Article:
Phone calls to their hotel were also “filtered” by the operator, who turned away people who wanted to privately contact them without official notice. Those who finally got through told them about all the political hurdles they had to pass to get in touch with them.
Photo: Wang Min-wei, Taipei Times
“To be frank, all our requests while we were in China were respected on the surface … but we were surrounded by an invisible net and only felt increasing pressure,” Lee and Hsu write. They cite a Taiwanese who once said that upon finally achieving his dream of visiting the “motherland,” he only felt unfamiliarity and fear.
“In those 13 days we reported in China, in the bottom of our hearts were exactly this indescribable ‘unfamiliarity and fear,’” they write.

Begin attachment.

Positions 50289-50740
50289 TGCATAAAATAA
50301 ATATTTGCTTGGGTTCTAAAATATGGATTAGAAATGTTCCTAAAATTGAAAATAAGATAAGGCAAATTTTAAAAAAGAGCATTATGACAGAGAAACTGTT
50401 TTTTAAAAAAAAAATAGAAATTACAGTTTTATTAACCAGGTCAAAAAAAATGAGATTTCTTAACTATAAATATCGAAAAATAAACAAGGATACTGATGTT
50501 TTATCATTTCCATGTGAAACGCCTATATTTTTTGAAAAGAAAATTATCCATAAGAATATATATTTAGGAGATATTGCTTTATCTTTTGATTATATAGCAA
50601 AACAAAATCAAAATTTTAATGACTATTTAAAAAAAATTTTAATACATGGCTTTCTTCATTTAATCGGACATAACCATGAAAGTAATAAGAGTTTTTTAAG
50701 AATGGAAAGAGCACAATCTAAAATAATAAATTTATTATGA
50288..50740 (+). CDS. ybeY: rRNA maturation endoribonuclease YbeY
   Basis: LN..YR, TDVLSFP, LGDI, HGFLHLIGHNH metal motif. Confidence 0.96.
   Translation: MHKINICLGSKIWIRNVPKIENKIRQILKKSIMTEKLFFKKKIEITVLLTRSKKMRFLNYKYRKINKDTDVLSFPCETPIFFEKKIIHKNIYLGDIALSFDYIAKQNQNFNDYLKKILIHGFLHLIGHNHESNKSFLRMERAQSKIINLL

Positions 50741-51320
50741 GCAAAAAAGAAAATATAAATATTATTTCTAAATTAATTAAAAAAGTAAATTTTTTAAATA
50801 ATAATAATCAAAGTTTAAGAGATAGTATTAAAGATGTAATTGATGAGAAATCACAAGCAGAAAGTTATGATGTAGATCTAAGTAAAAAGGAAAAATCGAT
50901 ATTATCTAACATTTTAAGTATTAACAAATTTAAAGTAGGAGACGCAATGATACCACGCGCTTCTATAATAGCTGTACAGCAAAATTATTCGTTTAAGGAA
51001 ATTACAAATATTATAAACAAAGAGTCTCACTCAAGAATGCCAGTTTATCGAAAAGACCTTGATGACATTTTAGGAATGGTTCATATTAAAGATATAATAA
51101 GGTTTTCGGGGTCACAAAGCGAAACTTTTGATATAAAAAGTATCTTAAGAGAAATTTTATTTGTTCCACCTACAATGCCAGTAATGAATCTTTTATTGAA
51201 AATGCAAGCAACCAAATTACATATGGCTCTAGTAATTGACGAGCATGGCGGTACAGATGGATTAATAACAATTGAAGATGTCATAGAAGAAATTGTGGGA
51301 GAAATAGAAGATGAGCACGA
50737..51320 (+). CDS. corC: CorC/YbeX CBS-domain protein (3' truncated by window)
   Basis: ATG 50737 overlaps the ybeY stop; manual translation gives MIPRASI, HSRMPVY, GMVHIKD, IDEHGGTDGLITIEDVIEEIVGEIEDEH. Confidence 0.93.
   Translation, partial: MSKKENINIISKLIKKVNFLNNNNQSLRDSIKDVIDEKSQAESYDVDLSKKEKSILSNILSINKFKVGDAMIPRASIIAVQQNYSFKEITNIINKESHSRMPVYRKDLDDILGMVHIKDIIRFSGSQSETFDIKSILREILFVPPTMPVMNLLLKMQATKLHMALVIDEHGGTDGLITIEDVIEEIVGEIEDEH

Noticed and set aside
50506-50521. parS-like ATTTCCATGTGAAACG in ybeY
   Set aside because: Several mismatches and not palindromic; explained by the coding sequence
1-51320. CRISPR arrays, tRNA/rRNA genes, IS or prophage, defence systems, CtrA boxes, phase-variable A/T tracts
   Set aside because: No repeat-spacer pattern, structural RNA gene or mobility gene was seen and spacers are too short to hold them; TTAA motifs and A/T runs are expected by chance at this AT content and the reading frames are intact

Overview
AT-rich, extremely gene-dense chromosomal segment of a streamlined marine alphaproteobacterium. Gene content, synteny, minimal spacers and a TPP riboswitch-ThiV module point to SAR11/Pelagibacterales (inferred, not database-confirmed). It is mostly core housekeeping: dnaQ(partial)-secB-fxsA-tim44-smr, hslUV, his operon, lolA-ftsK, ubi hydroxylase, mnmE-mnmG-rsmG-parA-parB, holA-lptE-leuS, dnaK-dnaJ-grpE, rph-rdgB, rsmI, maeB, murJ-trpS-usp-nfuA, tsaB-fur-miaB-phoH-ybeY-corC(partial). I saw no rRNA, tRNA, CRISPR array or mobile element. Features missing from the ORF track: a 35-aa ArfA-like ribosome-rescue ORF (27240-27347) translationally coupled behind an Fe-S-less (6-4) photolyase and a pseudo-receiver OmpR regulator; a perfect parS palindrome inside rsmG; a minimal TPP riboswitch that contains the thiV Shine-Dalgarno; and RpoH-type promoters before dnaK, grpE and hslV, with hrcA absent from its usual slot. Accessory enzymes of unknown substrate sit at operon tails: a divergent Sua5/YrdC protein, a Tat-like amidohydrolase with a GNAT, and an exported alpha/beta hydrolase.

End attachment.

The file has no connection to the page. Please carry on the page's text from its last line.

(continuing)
A DARING PLAN
Photo: Liu Hsin-teh, Taipei Times
Frank Wu (吳豐山), then-president of the paper, details his decision to send reporters to China in the introduction of Lee and Hsu’s book.
“On this planet, Taiwan and China are the closest to each other, but also the furthest because of political issues,” he writes. “This is not beneficial to Taiwan’s long-term future. Reporters from other countries have visited China — but the viewpoint of a foreigner or even a Chinese living overseas would be totally different from ours, and would not serve as a useful reference.”
There had been talks of allowing Taiwanese to visit their relatives in China since March 1987, and by September the general guidelines were set, prompting Wu to set his plan into motion.